Tuesday, July 1, 2008
[Originally for Sramana Mitra's site]
Over the past two weeks, we have looked at Infineon’s financials and various business units. Before we proceed to its valuation, it will be useful to examine the company’s key strategic initiatives and growth possibilities if we exclude Qimonda from the picture.
Infineon states its strategic objectives clearly in its 2007 annual report. The company hopes to leverage its strength in energy efficiency and security to remain a semiconductor leader. It sees the growing need for mobility and communications as the drivers for its own growth. As the company is betting on mobile phones and broadband customer premises equipment markets, it recognizes the need to make strategic acquisitions to strengthen these segments.
The company also opts for a mixed manufacturing model. The German chipmaker wishes to retain control over process technologies for RF, power, embedded flash and others that it considers its traditional strengths. For standard CMOS processes, however, it will engage in long-term strategic partnerships with other companies while extensively using the services of silicon foundries.
I see a lot of positives in the company’s strategic plan. Its focus on strengths such as energy efficiency and its choice of an optimal manufacturing strategy are especially commendable. Given its portfolio, the mobile and the carrier markets are obvious growth drivers. Infineon, however, needs to take care as it is pitted against most other semiconductor leaders in these markets, including TI, Qualcomm, Broadcom and STM. Also, while it is certainly a leader in low-power technology and system integration, the competition is rapidly narrowing the gap given the increased thrust towards mobility and convergence.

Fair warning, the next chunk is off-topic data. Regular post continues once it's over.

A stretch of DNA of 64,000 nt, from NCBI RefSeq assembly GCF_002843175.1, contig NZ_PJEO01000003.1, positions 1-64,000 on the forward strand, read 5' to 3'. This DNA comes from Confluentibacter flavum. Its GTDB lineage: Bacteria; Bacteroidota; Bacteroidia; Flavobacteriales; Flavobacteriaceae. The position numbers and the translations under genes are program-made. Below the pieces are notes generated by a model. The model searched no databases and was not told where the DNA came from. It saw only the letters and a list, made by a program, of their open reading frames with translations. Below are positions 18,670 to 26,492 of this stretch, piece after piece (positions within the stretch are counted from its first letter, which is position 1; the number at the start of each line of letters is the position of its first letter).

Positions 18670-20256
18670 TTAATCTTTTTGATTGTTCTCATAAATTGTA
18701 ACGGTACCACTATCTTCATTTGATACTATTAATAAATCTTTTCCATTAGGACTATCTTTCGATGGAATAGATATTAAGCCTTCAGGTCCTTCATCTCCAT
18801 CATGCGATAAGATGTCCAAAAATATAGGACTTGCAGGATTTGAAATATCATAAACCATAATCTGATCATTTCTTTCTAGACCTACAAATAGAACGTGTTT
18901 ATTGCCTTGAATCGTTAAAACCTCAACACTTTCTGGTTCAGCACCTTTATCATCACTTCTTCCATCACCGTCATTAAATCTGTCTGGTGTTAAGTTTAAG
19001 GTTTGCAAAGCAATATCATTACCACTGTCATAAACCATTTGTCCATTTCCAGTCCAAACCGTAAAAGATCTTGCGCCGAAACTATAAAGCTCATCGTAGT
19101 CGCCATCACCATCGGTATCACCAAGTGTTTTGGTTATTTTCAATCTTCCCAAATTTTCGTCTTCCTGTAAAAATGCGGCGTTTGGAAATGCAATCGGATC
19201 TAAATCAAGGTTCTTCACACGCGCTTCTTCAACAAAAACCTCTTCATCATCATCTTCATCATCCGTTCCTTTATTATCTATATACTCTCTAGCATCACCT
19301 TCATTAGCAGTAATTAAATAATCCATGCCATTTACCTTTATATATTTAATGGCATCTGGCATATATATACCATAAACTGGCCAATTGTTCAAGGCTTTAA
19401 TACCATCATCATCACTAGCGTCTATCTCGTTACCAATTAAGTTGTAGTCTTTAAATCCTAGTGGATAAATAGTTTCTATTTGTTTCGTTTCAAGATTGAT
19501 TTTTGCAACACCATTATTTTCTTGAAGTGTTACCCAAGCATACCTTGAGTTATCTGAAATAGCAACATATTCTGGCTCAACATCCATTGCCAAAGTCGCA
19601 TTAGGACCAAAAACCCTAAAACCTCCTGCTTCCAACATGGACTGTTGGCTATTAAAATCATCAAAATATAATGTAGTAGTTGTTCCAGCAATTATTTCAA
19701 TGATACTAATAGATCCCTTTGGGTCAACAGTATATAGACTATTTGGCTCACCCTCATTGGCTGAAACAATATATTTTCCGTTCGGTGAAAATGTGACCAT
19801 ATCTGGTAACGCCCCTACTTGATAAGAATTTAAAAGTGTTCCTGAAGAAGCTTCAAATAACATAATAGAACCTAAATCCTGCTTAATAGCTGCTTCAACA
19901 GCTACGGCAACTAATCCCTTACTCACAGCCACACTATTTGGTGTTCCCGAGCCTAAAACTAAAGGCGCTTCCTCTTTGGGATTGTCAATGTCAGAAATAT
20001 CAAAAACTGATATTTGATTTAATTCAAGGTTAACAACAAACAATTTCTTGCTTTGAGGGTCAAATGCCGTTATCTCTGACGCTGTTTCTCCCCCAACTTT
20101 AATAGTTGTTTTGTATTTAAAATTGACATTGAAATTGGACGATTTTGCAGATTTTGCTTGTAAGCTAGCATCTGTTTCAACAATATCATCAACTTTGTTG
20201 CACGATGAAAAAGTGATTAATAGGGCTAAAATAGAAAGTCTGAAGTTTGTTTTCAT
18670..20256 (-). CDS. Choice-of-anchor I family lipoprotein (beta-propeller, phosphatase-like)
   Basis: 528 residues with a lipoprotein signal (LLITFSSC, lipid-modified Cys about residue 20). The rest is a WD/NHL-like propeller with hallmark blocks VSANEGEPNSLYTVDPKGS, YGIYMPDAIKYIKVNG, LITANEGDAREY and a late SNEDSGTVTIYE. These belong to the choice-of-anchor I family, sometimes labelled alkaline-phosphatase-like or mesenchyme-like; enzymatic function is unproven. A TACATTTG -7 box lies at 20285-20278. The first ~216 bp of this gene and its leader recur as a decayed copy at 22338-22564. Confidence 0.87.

It also appears that with Ziebart’s exit as CEO, Infineon’s strategy of making small but solid acquisitions may change. I am guessing that the company will now engage in larger M&A activities to gain scale, much along the lines of STM’s recent move to get NXP’s wireless business. The prime candidate being discussed is NXP. An Infineon-NXP merger would create an automobile and industrial semiconductor juggernaut.
With regards to wireless, Infineon’s acquisition of LSI’s mobility business was well motivated: LSI not only offered a sustained baseband program but also brought in substantial 3G IP from Agere to Infineon. Still, as I mentioned in the previous piece, Infineon lacks a full product portfolio to build a complete mobile platform.
This is where a merger with Freescale becomes a viable option. Freescale has its own baseband solutions for UMTS, EDGE and GSM/GPRS. More importantly, it not only has application processor capabilities, but it also delivered the industry’s first single-core modem architecture and has already embarked on long-term evolution (LTE) development. The complementary R&D that Freescale can add to Infineon’s low-power strength can, in my mind, create a powerful mobile wireless entity.
While these are good synergies, the two companies still do not have a complete connectivity portfolio between them. Infineon will probably need to follow a hybrid acquisition strategy, combining the merits of Ziebart’s philosophy while going for scale through Freescale and/or NXP. The company should perhaps go for small acquisitions or long-term strategic partnerships for connectivity solutions to secure and grow its mobile market share.
I also think that with its unique strengths in energy efficiency and low-power electronics, Infineon should look actively into Zigbee and smart energy systems as a diversification area. I believe that smart energy is a burgeoning industry and Infineon, among the semiconductor giants, is best positioned to exploit this growth.
In this post I have looked at various strategic directions and initiatives for Infineon. I have also put forth my vision for the company. With this thorough analysis behind us, we turn to the company’s valuation in the concluding part of this series.